How to stop your organisation going the way of Dick Smith

Mar 27, 2016 | Company Liquidation, Corporate Insolvency

The end of an era has come for one of Australia’s most iconic businesses, with electronics retailer Dick Smith set to close the doors of every single one of its 363 stores on both sides of the Tasman in the coming weeks. Following the appointment of administrators in January, the chain has entered an insolvency process in an attempt to recoup as much money as possible after it failed to find an interested buyer.

While the competitive retail industry has become increasingly difficult for brick and mortar outlets in the face of rampant online shopping growth, many chains similar to Dick Smith have managed to remain profitable. So what can small business owners learn from the demise of the failed retailer?


Poor strategy breeds poor performance


The chief issue with Dick Smith’s business model since falling under new ownership in 2012 seems to be a strategy of continued growth in spite of falling profits. Speaking to the ABC about the collapse of the brand that bears his name, businessman Dick Smith chastised owners Anchorage Capital for embarking on an aggressive, unsustainable campaign of store openings.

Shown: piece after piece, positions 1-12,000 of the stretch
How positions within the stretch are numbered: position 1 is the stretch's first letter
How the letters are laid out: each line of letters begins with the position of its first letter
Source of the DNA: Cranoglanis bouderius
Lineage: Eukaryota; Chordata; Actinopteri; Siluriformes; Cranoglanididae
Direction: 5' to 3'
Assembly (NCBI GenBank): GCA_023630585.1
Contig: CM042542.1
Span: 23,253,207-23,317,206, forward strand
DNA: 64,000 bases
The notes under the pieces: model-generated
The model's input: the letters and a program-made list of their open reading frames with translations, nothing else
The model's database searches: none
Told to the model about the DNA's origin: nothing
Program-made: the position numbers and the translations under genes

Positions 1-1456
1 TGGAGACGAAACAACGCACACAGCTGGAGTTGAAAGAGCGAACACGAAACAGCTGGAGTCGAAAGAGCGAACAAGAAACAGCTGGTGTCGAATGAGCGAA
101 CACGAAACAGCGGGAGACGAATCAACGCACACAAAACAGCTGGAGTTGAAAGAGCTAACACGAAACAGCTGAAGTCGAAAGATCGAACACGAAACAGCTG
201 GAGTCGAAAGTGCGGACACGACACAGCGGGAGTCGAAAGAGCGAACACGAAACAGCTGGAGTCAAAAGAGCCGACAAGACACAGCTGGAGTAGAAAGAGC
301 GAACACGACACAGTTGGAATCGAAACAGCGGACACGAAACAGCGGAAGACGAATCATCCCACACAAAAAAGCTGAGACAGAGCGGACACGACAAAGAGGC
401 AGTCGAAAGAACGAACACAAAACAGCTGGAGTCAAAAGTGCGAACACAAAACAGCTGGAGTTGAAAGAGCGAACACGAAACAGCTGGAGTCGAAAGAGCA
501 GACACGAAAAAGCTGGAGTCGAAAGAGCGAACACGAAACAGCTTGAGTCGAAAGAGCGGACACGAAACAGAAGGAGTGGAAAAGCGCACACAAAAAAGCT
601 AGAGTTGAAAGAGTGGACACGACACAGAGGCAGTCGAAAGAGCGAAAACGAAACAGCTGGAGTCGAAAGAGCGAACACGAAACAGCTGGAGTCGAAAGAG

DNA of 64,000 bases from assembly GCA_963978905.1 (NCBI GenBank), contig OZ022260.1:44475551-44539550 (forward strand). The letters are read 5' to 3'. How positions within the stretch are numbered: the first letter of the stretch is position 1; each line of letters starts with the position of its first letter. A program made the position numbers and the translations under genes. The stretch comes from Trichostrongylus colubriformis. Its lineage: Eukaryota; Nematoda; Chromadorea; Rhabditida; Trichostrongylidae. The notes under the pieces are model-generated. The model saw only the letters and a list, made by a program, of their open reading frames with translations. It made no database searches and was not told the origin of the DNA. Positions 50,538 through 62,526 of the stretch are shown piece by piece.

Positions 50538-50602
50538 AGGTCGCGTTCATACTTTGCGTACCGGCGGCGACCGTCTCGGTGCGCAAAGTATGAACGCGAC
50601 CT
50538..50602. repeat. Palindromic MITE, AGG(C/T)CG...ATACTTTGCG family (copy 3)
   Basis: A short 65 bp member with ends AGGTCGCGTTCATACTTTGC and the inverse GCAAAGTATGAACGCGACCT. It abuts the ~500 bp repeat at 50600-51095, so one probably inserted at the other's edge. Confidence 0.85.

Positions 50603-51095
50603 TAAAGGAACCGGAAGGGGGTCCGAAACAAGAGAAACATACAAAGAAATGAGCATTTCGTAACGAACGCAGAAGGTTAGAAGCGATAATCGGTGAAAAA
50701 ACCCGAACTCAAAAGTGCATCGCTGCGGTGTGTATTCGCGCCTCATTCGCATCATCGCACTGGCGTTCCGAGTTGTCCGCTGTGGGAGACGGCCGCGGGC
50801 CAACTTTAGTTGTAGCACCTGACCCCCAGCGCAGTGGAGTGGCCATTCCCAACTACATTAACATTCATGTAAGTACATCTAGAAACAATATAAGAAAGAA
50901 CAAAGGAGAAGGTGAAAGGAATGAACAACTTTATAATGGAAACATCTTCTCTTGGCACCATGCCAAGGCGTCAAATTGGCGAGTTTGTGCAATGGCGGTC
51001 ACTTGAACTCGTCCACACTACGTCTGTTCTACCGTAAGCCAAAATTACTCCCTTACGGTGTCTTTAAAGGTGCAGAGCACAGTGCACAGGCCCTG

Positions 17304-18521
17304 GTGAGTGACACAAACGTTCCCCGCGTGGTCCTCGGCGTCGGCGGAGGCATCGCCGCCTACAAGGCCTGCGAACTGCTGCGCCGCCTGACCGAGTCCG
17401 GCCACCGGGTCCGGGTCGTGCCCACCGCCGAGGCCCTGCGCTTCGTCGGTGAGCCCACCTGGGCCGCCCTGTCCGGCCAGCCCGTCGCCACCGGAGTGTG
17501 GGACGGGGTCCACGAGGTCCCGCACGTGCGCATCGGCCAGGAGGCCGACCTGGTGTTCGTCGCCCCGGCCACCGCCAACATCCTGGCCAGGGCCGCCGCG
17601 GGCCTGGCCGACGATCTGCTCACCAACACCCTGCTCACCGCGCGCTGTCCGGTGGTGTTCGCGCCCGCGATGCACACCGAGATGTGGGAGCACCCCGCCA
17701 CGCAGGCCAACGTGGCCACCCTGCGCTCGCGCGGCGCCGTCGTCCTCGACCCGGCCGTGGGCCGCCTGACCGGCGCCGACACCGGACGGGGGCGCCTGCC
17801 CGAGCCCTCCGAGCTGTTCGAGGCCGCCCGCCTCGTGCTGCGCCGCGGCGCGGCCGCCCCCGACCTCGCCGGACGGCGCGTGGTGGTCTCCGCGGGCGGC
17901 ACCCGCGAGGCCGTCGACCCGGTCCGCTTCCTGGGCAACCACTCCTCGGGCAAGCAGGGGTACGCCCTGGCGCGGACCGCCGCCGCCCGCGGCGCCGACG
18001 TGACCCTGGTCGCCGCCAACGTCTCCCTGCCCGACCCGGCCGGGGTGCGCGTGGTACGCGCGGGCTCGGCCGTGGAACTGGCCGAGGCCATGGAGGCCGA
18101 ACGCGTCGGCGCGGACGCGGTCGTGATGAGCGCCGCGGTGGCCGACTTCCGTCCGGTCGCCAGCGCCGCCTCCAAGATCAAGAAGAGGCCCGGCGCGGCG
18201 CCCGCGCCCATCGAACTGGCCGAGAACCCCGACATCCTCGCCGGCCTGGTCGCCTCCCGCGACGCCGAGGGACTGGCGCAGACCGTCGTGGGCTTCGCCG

“When it was changed to a consumer electronics business it probably could remain viable with 100 shops,” he said. “But when you have the utter greed of modern capitalism, when they opened 300 shops, basically the writing was on the wall – it’s going to go broke.”

This failure to correctly read the state of the market and effectively plot out a financial strategy, in Smith’s eyes, is what doomed the business.


Taking a more considered approach to financial strife


Should your small business find itself in a situation similar to where Dick Smith was prior to the appointment of administrators, being proactive and tackling your issues head on is the best plan of attack. Unlike Dick Smith, however, this shouldn’t mean making aggressive expansion plans, but looking carefully at ways in which your business can be improved and sustained.

One such move is, rather than waiting for a creditor to appoint an insolvency practitioner, bringing in a voluntary administrator yourself when your business is in danger of becoming insolvent. At Corporate Lifeline, we have the experience and expertise to guide you through the administration process, and will work with your company to achieve the most favourable outcome possible for everyone involved.

Don’t find yourself the next casualty of poor financial planning and guidance – speak to Corporate Lifeline today about your business options.


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